The Comforting Taiwanese Noodle Soup That's Loaded With Tender Beef

Chicken noodle may be the go-to comforting soup in the U.S., but another meat-based variant is no less delicious. Popular in China and even more so in Taiwan, such a hearty creation is full of flavor. When prepared properly, it's loaded with tender chunks of beef, bok choy, and pickled mustard greens. The contained noodles — typically wheat — are springy, perfectly melding into the soup. And despite its beef base, the broth is light and bursts with a bouquet of delicious spices.

Ubiquitous in Taiwan, this beef noodle soup is enjoyed at small restaurants and markets throughout the country. Yet despite its casual nature, it carries serious esteem. Several eateries known for serving it are noted in the Michelin guide, and the dish is even celebrated at an annual Beef Noodle Festival. Such intense competition means the food has taken on an array of refined forms. An especially popular version is called hong shao niu rou mian — and it may just be your new favorite comfort food.

Hong shao niu rou mian is a variation of Chinese soups

Like many other Taiwanese foods, this beloved beef noodle dish stems from the Chinese mainland. Beef noodle soups exist in a multitude of renditions around China, with various regional interpretations. During the 1940s, the Chinese Civil War caused a wave of immigration to Taiwan — and an especially strong culinary influence came from Sichuan, which introduced a spicy inflection to noodle dishes. Not long afterward, a distinctly Taiwanese beef noodle soup emerged and became a national classic. It's readily found throughout the island and enjoyed in marketplaces, small restaurants, and food courts.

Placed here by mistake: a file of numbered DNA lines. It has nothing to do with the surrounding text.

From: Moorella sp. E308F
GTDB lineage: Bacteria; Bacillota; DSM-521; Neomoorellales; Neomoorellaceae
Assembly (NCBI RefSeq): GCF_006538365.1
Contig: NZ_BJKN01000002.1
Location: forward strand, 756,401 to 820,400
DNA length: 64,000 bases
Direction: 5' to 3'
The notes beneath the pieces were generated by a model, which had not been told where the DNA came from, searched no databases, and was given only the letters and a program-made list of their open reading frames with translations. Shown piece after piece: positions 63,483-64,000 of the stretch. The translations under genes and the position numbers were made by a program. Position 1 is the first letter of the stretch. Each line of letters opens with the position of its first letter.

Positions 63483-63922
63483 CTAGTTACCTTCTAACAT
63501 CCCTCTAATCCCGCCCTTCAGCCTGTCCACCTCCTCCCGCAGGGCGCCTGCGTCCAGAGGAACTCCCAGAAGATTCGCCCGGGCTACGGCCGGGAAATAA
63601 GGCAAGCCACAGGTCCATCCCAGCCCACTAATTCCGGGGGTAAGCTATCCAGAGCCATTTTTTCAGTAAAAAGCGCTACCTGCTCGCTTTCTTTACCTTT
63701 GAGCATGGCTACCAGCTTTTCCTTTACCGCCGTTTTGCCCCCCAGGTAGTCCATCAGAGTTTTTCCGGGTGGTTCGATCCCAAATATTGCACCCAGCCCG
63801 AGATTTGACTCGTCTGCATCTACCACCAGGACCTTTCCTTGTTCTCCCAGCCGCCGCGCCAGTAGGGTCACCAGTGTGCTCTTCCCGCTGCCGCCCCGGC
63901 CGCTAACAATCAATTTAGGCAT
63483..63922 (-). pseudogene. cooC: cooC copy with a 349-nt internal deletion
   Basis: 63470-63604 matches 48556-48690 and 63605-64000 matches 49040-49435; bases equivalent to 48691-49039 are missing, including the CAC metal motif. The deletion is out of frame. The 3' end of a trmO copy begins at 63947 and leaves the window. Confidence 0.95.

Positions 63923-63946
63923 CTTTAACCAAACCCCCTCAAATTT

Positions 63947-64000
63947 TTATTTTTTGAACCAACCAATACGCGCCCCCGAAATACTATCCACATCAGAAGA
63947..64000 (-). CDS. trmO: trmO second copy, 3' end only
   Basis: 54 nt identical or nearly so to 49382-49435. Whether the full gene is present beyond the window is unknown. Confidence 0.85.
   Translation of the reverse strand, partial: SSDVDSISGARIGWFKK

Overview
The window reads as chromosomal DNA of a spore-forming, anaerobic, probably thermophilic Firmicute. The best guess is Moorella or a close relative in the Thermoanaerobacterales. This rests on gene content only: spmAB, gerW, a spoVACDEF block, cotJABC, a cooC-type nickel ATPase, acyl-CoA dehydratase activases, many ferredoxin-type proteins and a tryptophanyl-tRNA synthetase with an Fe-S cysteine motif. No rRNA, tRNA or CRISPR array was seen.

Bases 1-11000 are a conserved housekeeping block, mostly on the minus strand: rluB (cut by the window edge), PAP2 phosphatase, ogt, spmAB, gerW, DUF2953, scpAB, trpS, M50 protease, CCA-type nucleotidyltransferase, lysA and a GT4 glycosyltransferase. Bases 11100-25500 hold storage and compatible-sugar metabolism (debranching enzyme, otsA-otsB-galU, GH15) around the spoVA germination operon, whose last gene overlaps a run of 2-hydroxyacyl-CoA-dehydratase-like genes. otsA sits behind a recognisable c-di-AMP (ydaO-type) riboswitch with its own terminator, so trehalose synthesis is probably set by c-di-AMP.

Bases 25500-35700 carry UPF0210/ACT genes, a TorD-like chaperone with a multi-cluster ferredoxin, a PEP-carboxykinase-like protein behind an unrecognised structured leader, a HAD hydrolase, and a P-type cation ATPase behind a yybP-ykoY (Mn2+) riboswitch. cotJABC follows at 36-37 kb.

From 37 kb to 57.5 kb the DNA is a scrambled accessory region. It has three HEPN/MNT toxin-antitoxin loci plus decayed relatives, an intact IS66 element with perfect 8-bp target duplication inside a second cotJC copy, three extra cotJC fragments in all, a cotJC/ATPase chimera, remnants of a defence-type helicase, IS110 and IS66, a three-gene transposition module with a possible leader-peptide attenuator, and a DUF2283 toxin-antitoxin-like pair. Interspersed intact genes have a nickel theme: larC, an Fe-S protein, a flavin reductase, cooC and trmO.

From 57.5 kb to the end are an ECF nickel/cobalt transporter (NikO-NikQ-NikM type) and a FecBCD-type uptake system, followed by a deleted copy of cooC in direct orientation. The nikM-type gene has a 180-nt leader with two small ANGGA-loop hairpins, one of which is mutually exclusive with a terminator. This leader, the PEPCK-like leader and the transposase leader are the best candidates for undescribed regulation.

Other variations of beef noodle soup — which are collectively known as niu rou mian — exist in the island nation, although none are more popular than hong shao, or red-braised. Due to a combination of tomatoes, chiles, and soy sauce, the broth has an appealing dark red color, and the pre-braising technique generates especially tender bites of meat.

The meat preparation techniques make hong shao niu rou mian stand out

The hong shao rendition of the noodle soup classic employs a similar set of ingredients to other niu rou mian, utilizing boneless beef shanks as the meat base and wheat noodles, two principal components. Aromatics like garlic, ginger, and onions are also consistent across versions, with bok choy and mustard green serving as frequent accompaniments. Soy sauce, tomatoes, varying spices — such as star anise or five spice — and chiles are used to flavor most Taiwanese beef noodle soups. For a dash of heat, hong shao niu rou mian also utilizes either hot peppers or doubanjiang, a chili bean paste. However, this version does not employ the tingle-inducing Sichuan peppercorns you might find in other types of niu rou mian.

The key hong shao distinction arises due to a soy-sauce braising technique. Also applied to dishes such as crispy pork belly, this method begins with parboiling the meat before frying it. After a brief saute, the aromatics are added, and the chunks of meat are cooked down in a mixture of soy sauce, vinegar, sugar, and spices. After a quick caramelization, the rest of the components are introduced alongside several cups of water, forming a broth. Noodles and bok choy are boiled separately, and the soup comes together in a bowl full of tender beef chunks, dark greens, and a dark red aromatic broth — the perfect balance of eye-catching and delicious.